While the 2011 rendition successfully pays homage to the tense atmosphere and practical effects of the original, it falls short of reaching the same legendary status. Despite commendable efforts to build suspense and maintain a sense of paranoia, the film struggles to replicate the sheer terror and groundbreaking practical effects that made its predecessor a horror masterpiece. Nevertheless, The Thing remains a solid horror movie set in the icy realms, with its atmospheric tension and nods to Carpenter’s classic creating an engaging experience for fans of the genre, even if it doesn’t surpass the brilliance of the 1982 version.

13. Blood Glacier (2013)

In the chilling expanse of the Austrian Alps, Blood Glacier (also marketed as The Station) unfolds a tale where a seemingly innocuous glacier holds lethal secrets. The story kicks off when a team of scientists discovers that the melting ice is leaking a mysterious red liquid, which triggers genetic mutations in local wildlife, creating grotesque and deadly creatures.

Blood Glacier is a standout amongst snow themed horror movies for its unique blend of environmental commentary and creature-feature terror.

14. No Exit (2022)

A recent addition to the icy horror subgenre, No Exit takes us on a thrilling journey through the Rockies. The film centers around Darby, a troubled young woman who gets stuck at a highway rest stop during a blizzard. When she discovers a kidnapped child in one of the parked vehicles, a tense game of cat-and-mouse ensues as she tries to uncover which of the other stranded travelers is the kidnapper.

The chilling snowstorm not only creates an atmospheric backdrop but escalates the feeling of claustrophobia and helplessness. The intense cold outside turns the rest stop into an inescapable trap, heightening Darby’s sense of desperation.

No Exit is a masterful blend of horror and thriller elements with its nail-biting suspense scenes and plot twists, making it an engaging watch for fans of both genres. The snowy mountains serve as a constant reminder of the characters’ isolation, reinforcing that there’s no easy way out of their predicament.

15. The Lodge (2019)

The Lodge sends chills down your spine, not just because of its unsettling plot, but also due to its eerie snow-filled setting. This psychological horror film revolves around a soon-to-be stepmother, Grace, trapped in a remote holiday cabin with her fiancé’s two children during a blizzard.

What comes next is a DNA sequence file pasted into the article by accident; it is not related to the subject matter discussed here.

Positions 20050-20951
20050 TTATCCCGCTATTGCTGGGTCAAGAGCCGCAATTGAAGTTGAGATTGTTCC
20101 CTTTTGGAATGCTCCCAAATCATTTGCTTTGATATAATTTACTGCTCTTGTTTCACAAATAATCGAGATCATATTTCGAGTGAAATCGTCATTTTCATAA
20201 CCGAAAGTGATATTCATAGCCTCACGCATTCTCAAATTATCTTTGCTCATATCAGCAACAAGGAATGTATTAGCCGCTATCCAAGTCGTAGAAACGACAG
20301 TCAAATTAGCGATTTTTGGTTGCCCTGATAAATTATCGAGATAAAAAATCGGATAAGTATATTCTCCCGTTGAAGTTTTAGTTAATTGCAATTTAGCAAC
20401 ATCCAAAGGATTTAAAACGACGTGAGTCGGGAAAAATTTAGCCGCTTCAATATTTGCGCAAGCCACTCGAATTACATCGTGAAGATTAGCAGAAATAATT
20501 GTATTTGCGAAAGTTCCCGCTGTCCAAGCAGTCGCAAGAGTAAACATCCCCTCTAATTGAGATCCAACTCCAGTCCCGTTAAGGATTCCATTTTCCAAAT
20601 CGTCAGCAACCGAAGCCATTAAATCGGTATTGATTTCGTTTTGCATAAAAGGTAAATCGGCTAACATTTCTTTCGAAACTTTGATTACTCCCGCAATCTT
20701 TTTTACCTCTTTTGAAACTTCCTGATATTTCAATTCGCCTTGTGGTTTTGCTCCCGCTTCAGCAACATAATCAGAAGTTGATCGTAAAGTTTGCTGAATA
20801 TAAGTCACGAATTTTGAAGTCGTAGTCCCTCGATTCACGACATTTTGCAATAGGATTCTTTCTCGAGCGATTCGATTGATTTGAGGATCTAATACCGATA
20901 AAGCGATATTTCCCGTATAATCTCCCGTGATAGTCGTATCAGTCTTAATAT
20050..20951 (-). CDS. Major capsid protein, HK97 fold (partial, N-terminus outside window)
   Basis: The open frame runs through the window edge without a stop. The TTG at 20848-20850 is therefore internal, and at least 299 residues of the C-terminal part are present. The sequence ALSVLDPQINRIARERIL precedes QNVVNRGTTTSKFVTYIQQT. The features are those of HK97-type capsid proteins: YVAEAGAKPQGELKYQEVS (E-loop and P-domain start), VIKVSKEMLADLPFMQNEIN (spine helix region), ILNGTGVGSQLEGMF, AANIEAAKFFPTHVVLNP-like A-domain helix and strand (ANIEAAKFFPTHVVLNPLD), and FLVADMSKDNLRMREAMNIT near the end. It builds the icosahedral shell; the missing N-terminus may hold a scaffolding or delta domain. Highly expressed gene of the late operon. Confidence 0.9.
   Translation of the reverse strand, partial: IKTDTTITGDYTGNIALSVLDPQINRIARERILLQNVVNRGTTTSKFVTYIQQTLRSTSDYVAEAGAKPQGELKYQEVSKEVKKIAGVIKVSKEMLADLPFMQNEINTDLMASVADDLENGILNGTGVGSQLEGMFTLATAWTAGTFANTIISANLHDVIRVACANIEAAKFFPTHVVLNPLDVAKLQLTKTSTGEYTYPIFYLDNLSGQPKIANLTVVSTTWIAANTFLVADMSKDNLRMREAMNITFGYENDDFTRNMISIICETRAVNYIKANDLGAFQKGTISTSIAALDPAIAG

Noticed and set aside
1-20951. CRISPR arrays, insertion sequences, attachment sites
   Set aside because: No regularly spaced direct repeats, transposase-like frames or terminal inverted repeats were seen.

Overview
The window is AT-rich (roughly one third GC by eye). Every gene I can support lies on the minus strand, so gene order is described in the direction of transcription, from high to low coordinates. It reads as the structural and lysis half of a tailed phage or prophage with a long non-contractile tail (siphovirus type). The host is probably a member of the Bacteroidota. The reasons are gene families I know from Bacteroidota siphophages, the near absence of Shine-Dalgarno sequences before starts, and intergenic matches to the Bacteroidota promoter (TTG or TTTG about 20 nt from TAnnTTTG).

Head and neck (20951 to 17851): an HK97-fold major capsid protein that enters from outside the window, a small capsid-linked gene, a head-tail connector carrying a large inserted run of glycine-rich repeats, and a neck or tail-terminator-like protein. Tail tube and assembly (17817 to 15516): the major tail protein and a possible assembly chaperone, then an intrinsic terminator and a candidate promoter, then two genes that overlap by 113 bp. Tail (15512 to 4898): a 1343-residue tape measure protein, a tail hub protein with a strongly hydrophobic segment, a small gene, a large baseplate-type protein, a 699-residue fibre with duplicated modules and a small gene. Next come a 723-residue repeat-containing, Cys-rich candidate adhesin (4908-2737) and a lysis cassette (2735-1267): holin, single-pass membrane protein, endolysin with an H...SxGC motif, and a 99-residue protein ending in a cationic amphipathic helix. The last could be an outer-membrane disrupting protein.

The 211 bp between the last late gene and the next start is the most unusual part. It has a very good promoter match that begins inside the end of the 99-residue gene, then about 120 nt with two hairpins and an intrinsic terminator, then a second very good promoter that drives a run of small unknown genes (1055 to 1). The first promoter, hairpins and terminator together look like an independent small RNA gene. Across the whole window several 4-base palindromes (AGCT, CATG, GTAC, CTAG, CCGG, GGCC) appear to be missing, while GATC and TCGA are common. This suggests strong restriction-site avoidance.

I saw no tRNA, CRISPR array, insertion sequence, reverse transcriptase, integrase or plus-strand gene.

The snow-clad environment intensifies the characters’ sense of isolation and the ensuing tension. It becomes a silent character in itself, amplifying the claustrophobic atmosphere within the lodge. The unforgiving winter weather outside mirrors the frosty relationship between Grace and the children, adding another layer to the chilling narrative.

This film stands out for its slow-burn horror that creeps up on you. Notable scenes include hallucinatory experiences and haunting revelations, made all the more disturbing by the relentless cold and desolation. The Lodge demonstrates how frigid settings can be effectively used to augment horror elements, keeping audiences on the edge of their seats while they shiver not just from fear, but also from the cinematic cold.

16. Everest (2015)

Everest takes us on a harrowing journey up the world’s highest peak, laying bare the harsh and dangerous conditions that climbers face. The storyline revolves around the 1996 Mount Everest disaster, where several climbers tragically lost their lives due to a violent snowstorm.

What makes this film stand out is its authentic portrayal of the icy, desolate landscape that becomes a relentless antagonist in itself. The treacherous weather conditions and the vast, unforgiving snow-covered terrain amplify the sense of danger and isolation experienced by the climbers.

17. Society of the Snow (2023)

Based on actual events, it follows a group of Uruguayans as they fight to survive in the harsh climate of the Andes after a plane crash. Although not technically in the horror genre, this film is more terrifying and disturbing than most of the horror movies I’ve seen – especially since it actually happened. Just when you think things can’t get worse, they somehow manage to…get worse. If you are at all a fan of survival horror/thriller movies, then you will probably like this.

This chilling journey through some of the best snow horror movies might leave you with goosebumps, but it’s only the tip of the iceberg. There are countless other horror movies set in snow and ice that are worth exploring. From the frost-bitten terror of “Black Mountain Side” to the arctic scares of “Harbinger Down”, these films leverage their icy settings to amp up the atmosphere and tension.

It’s a testament to how effective a snowy, isolated backdrop can be in a horror film. The biting cold, the blinding storms, the feeling of being trapped and vulnerable – it all contributes to an unnerving sense of dread that few other settings can replicate.

So go ahead. Bundle up, grab some hot cocoa (maybe add a bit of courage-boosting whiskey), and dive into these icy horror gems. You might find yourself looking at snowflakes a little differently after these chilling tales.